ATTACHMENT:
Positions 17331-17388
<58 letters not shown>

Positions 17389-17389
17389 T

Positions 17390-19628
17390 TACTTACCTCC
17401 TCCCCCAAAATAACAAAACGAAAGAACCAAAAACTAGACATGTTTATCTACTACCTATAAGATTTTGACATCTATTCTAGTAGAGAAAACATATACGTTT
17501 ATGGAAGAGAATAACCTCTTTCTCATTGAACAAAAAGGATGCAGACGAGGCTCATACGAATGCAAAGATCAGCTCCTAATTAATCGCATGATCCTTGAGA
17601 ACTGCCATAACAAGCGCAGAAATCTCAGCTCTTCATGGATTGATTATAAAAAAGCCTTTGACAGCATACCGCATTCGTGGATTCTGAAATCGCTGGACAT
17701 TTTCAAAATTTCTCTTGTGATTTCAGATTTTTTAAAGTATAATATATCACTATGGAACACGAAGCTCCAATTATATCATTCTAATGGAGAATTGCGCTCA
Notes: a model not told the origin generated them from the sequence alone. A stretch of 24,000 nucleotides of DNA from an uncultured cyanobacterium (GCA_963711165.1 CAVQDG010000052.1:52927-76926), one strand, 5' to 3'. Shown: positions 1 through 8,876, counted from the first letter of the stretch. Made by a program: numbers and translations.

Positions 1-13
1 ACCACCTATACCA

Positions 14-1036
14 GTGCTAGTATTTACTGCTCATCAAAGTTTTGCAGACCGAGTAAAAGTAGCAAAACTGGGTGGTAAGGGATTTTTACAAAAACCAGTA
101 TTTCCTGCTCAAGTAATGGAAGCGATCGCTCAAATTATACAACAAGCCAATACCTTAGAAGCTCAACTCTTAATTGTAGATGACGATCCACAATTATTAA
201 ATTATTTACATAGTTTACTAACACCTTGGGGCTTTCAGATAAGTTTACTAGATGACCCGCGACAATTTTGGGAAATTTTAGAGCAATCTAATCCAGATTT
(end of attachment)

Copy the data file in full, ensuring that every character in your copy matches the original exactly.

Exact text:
Positions 17331-17388
<58 letters not shown>

Positions 17389-17389
17389 T

Positions 17390-19628
17390 TACTTACCTCC
17401 TCCCCCAAAATAACAAAACGAAAGAACCAAAAACTAGACATGTTTATCTACTACCTATAAGATTTTGACATCTATTCTAGTAGAGAAAACATATACGTTT
17501 ATGGAAGAGAATAACCTCTTTCTCATTGAACAAAAAGGATGCAGACGAGGCTCATACGAATGCAAAGATCAGCTCCTAATTAATCGCATGATCCTTGAGA
17601 ACTGCCATAACAAGCGCAGAAATCTCAGCTCTTCATGGATTGATTATAAAAAAGCCTTTGACAGCATACCGCATTCGTGGATTCTGAAATCGCTGGACAT
17701 TTTCAAAATTTCTCTTGTGATTTCAGATTTTTTAAAGTATAATATATCACTATGGAACACGAAGCTCCAATTATATCATTCTAATGGAGAATTGCGCTCA
Notes: a model not told the origin generated them from the sequence alone. A stretch of 24,000 nucleotides of DNA from an uncultured cyanobacterium (GCA_963711165.1 CAVQDG010000052.1:52927-76926), one strand, 5' to 3'. Shown: positions 1 through 8,876, counted from the first letter of the stretch. Made by a program: numbers and translations.

Positions 1-13
1 ACCACCTATACCA

Positions 14-1036
14 GTGCTAGTATTTACTGCTCATCAAAGTTTTGCAGACCGAGTAAAAGTAGCAAAACTGGGTGGTAAGGGATTTTTACAAAAACCAGTA
101 TTTCCTGCTCAAGTAATGGAAGCGATCGCTCAAATTATACAACAAGCCAATACCTTAGAAGCTCAACTCTTAATTGTAGATGACGATCCACAATTATTAA
201 ATTATTTACATAGTTTACTAACACCTTGGGGCTTTCAGATAAGTTTACTAGATGACCCGCGACAATTTTGGGAAATTTTAGAGCAATCTAATCCAGATTT